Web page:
Hyner Never Goes the Way You Think it Would...

Hyner Trail Challenge never goes the way you think it would. The race almost always seems to play out as though your level of fitness matters less than an ideal alignment of moon and stars.

I spent vast portions of 2016, 2017, and even 2018 trying to specialize on different areas of the course and understand it better. These preparations included late fall and winter course outings, multiple repeats up and down “humble hill,” training to be strong on the horseshoe bend mile following SOB, repeats down Huff run, and working on making moves at the finishing mile if need be. Those years, training came to fruition and yielded satisfying results.

Photo: ADVLIFEPHOTO

Photo: ADVLIFEPHOTO

Fast forward to 2019 - I found myself, three weeks out from the race, in what I considered to be less-than-ideal form. My motivation was lacking, and I hadn’t ran the course since the race 2018. In fact, I hadn’t run more than 8 miles since January and it was already April! Procrastination, as they say, is like masturbation; The more you do it, the better you feel, but in the end you’re still only fucking yourself. So, I decided that I had enough jerking around and got down to business with a plan. Ok, maybe plan is a strong word. In reality, it was a “Hail Mary” thrown from one end zone to the other in hopes, with a bit of luck, somebody would catch it and keep the SuperBowl dream alive. I found a few shorter 10k trail races to help get some speed back in my legs. Next, I threw myself into Breakneck half marathon along the Hudson, which I felt would best prepare me for Hyner (now a mere week away) since it has a ton of vert and should, at the very least, force me to run 13 miles as a final effort. The next four days following Breakneck I put in solid bouts of running and chose to rest completely for two days prior to race day.

Elizabeth Azze, a coach for Mountain Peak Fitness, has instilled in me the importance of full rest and recovery to achieve performance goals. This is a big acceptance move from me, after a long, stubborn period of hammer-heading constant hard running with minimal rest days. I stretched instead, mediated, and focused on aligning my chi in rooms illuminated by pink Himalayan salt lamps and through the application of various essential oils while staring intently with my third eye for existential meaning at the unexplainable, recently captured photo of a black hole in the cosmos.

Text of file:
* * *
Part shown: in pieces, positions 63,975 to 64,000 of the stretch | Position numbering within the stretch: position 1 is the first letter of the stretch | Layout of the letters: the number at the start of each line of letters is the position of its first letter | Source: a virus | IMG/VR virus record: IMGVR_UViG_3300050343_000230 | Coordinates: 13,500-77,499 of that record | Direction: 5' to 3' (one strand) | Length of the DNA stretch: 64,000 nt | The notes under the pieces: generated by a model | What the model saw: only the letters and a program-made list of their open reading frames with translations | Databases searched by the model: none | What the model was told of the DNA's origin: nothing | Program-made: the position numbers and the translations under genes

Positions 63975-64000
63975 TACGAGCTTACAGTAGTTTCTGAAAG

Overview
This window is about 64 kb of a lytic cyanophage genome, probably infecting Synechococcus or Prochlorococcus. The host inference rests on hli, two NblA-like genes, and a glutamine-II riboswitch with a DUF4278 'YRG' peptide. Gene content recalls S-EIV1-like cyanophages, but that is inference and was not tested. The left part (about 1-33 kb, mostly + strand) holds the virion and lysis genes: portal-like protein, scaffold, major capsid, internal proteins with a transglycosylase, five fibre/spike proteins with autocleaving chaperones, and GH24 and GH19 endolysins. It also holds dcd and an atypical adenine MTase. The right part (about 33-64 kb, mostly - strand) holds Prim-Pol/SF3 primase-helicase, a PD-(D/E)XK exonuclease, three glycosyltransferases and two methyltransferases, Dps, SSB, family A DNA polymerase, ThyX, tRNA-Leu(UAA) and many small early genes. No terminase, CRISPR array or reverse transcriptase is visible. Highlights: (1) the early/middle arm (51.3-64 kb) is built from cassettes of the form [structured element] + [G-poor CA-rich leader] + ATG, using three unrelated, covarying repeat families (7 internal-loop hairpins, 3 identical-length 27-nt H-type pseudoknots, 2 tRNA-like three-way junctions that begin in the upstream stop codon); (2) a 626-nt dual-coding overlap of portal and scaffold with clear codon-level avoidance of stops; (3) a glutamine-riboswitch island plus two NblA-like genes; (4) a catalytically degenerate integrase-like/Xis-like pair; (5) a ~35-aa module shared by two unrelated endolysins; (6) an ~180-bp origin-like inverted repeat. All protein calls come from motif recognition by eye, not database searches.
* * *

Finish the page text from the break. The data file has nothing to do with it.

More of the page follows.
Nervous and apprehensive, I thought I would pull out of the race and cheer friends/other runners at the top of the signature Hyner View (first climb) if my hodge-podge plan didn’t come together. After some needed console, I realized that no matter what kind of day I had out there, I would most likely regret not giving it a shot. Hyner comes once a year, like Christmas, thanksgiving, and so many other good things. The black hole of self-doubt released me with a saturated squelching sound.

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Miraculously, after my last scheduled run of this dastardly plan, I felt the train pull into the station. It might not have had enough coal to get it to its destination, it might have been duct-taped and JB Welded together in important places, and it may not have passed any safety inspections or won awards for appearances... but it had pulled into the station nonetheless and was idling patiently, billowing clouds of steam as it beckoned me to get on and take a chance on destinations unknown.

Perhaps because I had no expectations other than to give it what I had (all you’ve got is all you can give on any particular day, an admiration I try to aspire to in all aspects of life), I felt relaxed and unphased by the usually stressful thoughts of competition or the less-than desirable weather/trail conditions and my own perceived “un-fitness.” Instead, I enjoyed goofing off and rode the thermals of high spirits and friendly faces surrounding me at the start line.

The gun went off, and I ran my race. I can’t describe exactly what happened out there that day, but everything was notably perfect despite all implied imperfections. I felt strong, controlled, and relaxed - all barriers somehow removed or completely ignored. Most importantly, I was having a blast! The mud and high cold water, landslides and torrents that choked every hollow from start to finish amounted to nothing compared to the cheering spectators and sharp sun beams cutting shadows - it was like a dream in which I was a balloon floating happily along.

Photo: Mike McNeil

Photo: Mike McNeil

Unbelievably, despite all odds and preconceptions of the way things should have played out (man-made or Matt-made), I PR’d by about 45 seconds to run a 2:11:31.

The only thing I could think of that could justify comparison to the way I felt and performed on this day was the 1980 “Miracle on Ice.” It shouldn’t have gone the way it did, but it did. This is the important lesson to remember - you can only give all you can give on any particular day. the depth or quality of your “best” may vary from day-to-day, year-to-year, but remember that your best is all that you can ever give and that’s admirable enough for anyone. Roll the dice and take chances, you never know what can happen when you put it all out there.

If you ever find yourself wondering “can this old lion still roar?” or “is that little tin man still swinging his axe?”remember believe in miracles - If they can work for a hockey team back in 1980, then it can certainly work for you!

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